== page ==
Only a subset of the results are shown below, first the cumulative probability function for the weights of the coefficients for all combinations of 5 assets. The graph shows that the smallest coefficient is almost always 0 and the second coefficient is also very small all of the time. The textual output shows that the second coefficient is insignificant 91% of the time or equivalently 91% of the best portfolio only uses 3 of the 5 possible assets.

Combinations of 5 assets

Percent of portfolio with 1 weight(s) smaller than 0.001: 0.996499

Percent of portfolio with 2 weight(s) smaller than 0.001: 0.914086

Percent of portfolio with 3 weight(s) smaller than 0.001: 0.499448

Percent of portfolio with 4 weight(s) smaller than 0.001: 0.067975

The density for the two asset case shows clearly that there is a high peak at zero.

Finally the textual output and the ECDF shows that for 33 possible assets, only up to 7 are present in the BCRP

Combinations of 33 assets

Percent of portfolio with 33 weight(s) smaller than 0.001: 0.000000

Percent of portfolio with 32 weight(s) smaller than 0.001: 0.000000

Percent of portfolio with 31 weight(s) smaller than 0.001: 0.000000

Percent of portfolio with 30 weight(s) smaller than 0.001: 0.000000

Percent of portfolio with 29 weight(s) smaller than 0.001: 0.065126

Percent of portfolio with 28 weight(s) smaller than 0.001: 0.707843

Percent of portfolio with 27 weight(s) smaller than 0.001: 0.947059

All this points to the fact that most of the weights of the BCRP end up on the boundary of the simplex, and that removing that specific constraint would get an even better solution, at least in term of terminal wealth. We'll investigate further this in future posts.

## Sunday, September 23, 2012

### Universal portfolio, part 11

First an apology, the links to the Universal Portfolio paper have stopped working. This is because the personal webpage of Thomas Cover at Stanford has been taken down, but fortunately the content moved elsewhere. The new link is Universal Portfolio and hopefully this one will be stable.

Note that there are many available copies on the web but most (like this one) are for something that seems to be a slighly reworked version dated October 23 1996. The text appears mostly identical to the published version, but it does not include the figures.

In the rest of this post, I discuss the data used by Cover. That data is included in logopt as nyse.cover.1962.1984. It contains the relative prices for 36 NYSE stocks between 1962 and 1984.

> range(index(nyse.cover.1962.1984))

[1] "1962-07-03" "1984-12-31"

Note that there are many available copies on the web but most (like this one) are for something that seems to be a slighly reworked version dated October 23 1996. The text appears mostly identical to the published version, but it does not include the figures.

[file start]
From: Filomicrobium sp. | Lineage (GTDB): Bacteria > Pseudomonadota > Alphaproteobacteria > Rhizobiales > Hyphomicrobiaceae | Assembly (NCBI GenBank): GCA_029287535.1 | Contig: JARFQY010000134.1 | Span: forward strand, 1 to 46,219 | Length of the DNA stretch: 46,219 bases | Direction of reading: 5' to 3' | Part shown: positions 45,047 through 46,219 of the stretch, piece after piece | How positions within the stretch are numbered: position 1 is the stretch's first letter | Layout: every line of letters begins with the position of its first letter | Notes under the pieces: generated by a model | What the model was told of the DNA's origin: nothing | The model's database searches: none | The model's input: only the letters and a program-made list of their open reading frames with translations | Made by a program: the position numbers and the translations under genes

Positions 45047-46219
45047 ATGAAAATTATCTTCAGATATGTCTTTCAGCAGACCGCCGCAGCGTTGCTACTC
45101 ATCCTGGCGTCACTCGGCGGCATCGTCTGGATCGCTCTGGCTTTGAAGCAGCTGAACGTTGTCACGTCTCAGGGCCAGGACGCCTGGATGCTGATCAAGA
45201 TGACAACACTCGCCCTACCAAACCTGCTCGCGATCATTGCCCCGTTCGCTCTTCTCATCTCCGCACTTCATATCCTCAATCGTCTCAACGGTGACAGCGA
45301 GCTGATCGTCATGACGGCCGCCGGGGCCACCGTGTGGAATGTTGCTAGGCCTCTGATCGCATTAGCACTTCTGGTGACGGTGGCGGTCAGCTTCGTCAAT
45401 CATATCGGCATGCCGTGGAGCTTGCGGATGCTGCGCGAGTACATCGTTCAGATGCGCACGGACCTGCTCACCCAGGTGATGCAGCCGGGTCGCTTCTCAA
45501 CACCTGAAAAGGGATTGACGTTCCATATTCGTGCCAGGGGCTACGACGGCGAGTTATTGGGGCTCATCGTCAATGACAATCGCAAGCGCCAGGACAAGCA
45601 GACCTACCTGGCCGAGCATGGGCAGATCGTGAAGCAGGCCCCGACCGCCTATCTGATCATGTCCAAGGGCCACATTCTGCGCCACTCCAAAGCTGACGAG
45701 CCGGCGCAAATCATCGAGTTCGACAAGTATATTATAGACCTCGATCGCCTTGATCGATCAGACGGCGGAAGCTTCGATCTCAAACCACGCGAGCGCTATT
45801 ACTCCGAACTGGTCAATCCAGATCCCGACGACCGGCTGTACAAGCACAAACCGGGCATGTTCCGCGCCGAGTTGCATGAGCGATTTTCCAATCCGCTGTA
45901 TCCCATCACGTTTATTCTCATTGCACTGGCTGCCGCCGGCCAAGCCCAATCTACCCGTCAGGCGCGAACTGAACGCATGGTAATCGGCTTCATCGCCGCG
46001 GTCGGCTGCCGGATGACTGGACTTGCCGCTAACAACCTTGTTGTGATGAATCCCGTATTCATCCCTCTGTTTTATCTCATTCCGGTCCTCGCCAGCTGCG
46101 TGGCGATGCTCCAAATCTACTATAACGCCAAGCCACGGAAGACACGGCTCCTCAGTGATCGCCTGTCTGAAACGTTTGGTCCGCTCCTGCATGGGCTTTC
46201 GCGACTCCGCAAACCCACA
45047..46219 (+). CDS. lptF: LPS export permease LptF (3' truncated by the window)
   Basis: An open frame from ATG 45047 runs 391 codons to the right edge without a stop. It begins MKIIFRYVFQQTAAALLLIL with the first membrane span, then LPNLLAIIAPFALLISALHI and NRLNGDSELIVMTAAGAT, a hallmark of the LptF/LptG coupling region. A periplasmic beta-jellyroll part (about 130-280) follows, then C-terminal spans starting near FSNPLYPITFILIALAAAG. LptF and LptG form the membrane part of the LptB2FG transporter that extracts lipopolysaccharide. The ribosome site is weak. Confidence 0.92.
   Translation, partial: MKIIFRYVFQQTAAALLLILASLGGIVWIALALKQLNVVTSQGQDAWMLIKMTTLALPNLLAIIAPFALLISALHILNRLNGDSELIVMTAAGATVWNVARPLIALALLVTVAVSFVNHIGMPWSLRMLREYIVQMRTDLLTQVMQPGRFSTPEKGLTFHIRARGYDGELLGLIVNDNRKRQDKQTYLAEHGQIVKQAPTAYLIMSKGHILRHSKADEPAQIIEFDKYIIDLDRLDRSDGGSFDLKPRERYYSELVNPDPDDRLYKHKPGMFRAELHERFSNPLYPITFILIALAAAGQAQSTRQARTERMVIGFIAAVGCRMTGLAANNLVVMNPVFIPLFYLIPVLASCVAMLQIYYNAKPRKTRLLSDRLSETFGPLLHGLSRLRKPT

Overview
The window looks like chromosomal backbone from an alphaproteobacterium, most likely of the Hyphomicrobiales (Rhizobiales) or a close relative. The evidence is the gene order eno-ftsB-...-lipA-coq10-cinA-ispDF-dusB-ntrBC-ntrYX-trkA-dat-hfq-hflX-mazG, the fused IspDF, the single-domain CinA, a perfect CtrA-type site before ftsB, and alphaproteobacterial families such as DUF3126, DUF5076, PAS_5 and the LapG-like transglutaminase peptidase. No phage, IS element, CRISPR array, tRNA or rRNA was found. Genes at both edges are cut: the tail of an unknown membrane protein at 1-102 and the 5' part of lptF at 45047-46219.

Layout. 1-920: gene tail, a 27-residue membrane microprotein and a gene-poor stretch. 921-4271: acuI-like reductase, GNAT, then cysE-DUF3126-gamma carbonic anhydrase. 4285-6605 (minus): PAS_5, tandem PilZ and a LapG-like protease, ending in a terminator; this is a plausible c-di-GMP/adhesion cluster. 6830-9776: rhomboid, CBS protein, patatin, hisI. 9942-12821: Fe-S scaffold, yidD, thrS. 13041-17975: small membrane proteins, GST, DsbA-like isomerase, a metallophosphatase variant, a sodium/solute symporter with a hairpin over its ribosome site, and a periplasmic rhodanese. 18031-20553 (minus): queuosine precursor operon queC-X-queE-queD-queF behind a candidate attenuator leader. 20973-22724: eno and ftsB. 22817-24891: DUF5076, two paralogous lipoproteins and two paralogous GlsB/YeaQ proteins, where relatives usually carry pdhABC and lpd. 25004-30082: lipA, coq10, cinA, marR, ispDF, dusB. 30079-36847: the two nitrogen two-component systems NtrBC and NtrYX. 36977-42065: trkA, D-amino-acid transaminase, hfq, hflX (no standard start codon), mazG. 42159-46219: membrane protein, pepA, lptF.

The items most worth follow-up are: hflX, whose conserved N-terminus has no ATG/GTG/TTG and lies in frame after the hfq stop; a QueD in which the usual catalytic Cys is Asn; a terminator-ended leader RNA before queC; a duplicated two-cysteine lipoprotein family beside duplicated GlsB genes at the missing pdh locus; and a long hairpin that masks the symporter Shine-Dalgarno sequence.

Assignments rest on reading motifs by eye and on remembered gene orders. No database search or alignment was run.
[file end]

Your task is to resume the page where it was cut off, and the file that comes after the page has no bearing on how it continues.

In the rest of this post, I discuss the data used by Cover. That data is included in logopt as nyse.cover.1962.1984. It contains the relative prices for 36 NYSE stocks between 1962 and 1984.

> range(index(nyse.cover.1962.1984))

[1] "1962-07-03" "1984-12-31"

> colnames(nyse.cover.1962.1984)

[1] "ahp" "alcoa" "amerb" "arco" "coke" "comme" "dow" "dupont" "espey" "exxon" "fisch" "ford" "ge" "gm" "gte" "gulf" "hp"

[18] "ibm" "inger" "iroqu" "jnj" "kimbc" "kinar" "kodak" "luken" "meico" "merck" "mmm" "mobil" "morris" "pandg" "pills" "schlum" "sears"

[35] "sherw" "tex"

The names are not stickers, some guessing and with some help from an other person using the series gives the table below (and if anybody knows about the one without expansion yet. please post a comment).

There is a lot of diversity across the different stocks, we saw that in two ways:

This gives the following textual answer and graphs. Note that there are many alternate ways to present this information, in particular the package PerformanceAnalytics.

Stock with worst final value: dupont finishing at 3.07

Stock with worst valley value: meico at 0.26

Stock with best final value: morris finishing at 54.14

Stock with best peak value: schlum at 90.12

Stock with best gain on 1200 days: espey at 15.84

Stock with worst lost on 1200 days: meico at 0.07

Abbreviation | Company name | Current ticker |
---|---|---|

ahp | ? | ? |

alcoa | Alcoa | AA |

amerb | American Brands aka Fortune Brands |
- |

arco | ? | ? |

coke | Coca-Cola | KO |

comme | Commercial Metals | CMC |

dow | Dow Chemicals | DOW |

dupont | DuPont | DD |

espey | Espey Manufacturing | ESP |

exxon | Exxon Mobil | XOM |

coke | Coca-Cola | KO |

fisch | Fischbach Corp | - |

ford | Ford | F |

ge | General Electric | GE |

gm | General Motors | GM* |

gte | GTE Corporation | - |

gulf | Gulf Oil (now Chevron) | CVX |

hp | Hewlett-Packard | HPQ |

ibm | IBM | IBM |